As for the picture in Deacon Greg’s post from November 28 “Where I was yesterday,” I would like to point out that those are only the torch bearers and two servers with thurifers. There are more servers that cannot be seen on both sides of the altar. Also, these young people signed up for the Thanksgiving Mass because they were available and wanted to serve. There were probably more people that signed up for the Mass, but it is up to the assistant moderator to choose who would best serve the mass. It just so happens that the majority of the people chosen were women.

I would also like to bring up concerns about the women wearing cassocks and surpluses. When I was an altar server, both men and women were required to wear white albs and cinctures instead of cassocks and surpluses for Sunday masses. However, for the big masses (i.e., the Midnight Mass at Christmas and Easter), everyone was, and still is, required to wear the red cassocks and the surpluses. The assistant moderator of the altar servers at our parish understands that, technically, women shouldn’t wear cassocks and surpluses at all. However, our church chooses what altar servers wear during mass to give a sense of uniformity. Different parishes have different requirements for what their servers wear at the altar, and our parish is no exception.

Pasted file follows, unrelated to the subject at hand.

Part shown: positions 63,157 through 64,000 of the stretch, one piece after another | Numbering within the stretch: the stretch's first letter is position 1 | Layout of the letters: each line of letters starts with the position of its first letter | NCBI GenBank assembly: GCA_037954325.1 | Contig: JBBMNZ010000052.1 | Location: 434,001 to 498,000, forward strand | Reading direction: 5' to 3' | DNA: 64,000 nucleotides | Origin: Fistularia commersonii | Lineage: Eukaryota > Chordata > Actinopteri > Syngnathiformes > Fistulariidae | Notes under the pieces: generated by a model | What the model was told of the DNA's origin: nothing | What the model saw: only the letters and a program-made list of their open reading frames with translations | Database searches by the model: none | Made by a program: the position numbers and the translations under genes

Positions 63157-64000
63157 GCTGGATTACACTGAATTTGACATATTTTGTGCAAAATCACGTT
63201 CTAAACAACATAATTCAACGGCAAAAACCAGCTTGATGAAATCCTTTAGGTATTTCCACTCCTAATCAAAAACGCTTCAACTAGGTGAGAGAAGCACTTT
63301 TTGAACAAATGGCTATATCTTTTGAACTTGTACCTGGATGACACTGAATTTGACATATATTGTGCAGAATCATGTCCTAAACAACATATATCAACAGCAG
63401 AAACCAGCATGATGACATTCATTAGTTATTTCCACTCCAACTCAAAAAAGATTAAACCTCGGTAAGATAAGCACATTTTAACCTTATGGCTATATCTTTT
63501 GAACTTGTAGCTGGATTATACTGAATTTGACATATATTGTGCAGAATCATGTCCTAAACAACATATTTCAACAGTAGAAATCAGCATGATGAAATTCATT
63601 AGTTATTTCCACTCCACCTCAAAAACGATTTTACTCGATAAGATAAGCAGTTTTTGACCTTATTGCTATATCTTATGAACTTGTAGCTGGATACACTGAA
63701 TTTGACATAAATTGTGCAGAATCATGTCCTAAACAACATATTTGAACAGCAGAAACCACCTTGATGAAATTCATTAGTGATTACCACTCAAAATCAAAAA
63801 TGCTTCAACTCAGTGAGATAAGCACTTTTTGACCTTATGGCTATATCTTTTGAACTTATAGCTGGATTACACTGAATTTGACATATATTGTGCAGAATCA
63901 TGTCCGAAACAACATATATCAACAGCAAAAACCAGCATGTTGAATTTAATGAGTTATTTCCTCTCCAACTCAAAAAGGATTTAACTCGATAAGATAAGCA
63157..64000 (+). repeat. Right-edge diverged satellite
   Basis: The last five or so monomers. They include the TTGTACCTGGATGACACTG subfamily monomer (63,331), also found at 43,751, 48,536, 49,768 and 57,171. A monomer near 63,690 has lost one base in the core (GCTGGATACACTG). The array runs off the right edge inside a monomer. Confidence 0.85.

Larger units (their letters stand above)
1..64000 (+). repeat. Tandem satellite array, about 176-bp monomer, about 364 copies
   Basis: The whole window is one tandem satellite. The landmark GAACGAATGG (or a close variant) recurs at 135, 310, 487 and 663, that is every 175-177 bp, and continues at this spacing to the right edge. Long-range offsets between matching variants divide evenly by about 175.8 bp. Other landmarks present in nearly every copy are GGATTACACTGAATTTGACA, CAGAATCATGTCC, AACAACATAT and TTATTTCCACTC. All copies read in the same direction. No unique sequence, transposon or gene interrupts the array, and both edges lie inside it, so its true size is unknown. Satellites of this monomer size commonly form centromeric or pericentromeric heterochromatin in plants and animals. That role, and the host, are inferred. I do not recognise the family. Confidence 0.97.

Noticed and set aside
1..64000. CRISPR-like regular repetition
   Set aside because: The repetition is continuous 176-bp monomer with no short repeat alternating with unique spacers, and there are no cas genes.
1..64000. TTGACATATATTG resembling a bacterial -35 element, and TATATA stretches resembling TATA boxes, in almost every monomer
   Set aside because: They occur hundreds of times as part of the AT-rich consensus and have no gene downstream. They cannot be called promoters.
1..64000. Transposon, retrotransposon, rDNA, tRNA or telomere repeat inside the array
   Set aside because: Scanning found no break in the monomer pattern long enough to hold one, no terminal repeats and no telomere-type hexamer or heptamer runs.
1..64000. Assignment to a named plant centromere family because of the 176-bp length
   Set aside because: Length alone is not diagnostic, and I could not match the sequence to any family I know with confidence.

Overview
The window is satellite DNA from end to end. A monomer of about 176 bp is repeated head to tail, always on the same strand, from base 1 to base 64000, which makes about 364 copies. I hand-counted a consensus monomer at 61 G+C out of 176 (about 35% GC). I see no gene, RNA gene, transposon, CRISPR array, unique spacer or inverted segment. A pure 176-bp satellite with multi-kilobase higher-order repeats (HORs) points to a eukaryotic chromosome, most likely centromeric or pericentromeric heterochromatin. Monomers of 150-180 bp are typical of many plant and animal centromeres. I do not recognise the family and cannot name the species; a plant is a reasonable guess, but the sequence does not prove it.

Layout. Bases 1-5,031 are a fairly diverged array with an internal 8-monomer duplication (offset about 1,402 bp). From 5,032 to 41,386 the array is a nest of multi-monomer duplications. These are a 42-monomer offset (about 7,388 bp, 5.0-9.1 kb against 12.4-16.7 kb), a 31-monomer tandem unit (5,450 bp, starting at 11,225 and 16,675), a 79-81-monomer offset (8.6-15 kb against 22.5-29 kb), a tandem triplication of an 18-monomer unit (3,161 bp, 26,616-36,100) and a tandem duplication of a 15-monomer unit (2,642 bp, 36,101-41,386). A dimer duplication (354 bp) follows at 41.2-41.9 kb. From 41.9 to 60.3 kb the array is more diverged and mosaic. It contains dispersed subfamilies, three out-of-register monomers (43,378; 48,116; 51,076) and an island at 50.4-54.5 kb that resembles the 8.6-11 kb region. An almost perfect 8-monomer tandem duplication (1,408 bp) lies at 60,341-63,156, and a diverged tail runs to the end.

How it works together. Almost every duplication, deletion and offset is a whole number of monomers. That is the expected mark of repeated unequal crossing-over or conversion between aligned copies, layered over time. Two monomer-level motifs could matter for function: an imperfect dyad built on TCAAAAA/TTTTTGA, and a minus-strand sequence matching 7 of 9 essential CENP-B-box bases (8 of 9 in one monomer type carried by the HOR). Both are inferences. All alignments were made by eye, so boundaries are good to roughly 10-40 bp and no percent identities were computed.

There you have it.

I think our parish is blessed to have young people like that — and I think most parishes would move heaven and earth to have kids so eager to serve our Lord.

Scripture tells us to judge a work by its fruits. The fruits of our altar servers, as I indicated in my previous post, are many: great devotion to the faith among those who serve, along with beautiful liturgies that enhance the prayerful spirit of our parish. Every Sunday the pews are filled, and the number of parishioners is growing. Not many parishes can say that these days.



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The Ironic Catholic

posted November 30, 2008 at 9:20 pm


Thank you for posting this.



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Mr. Basso

posted November 30, 2008 at 10:04 pm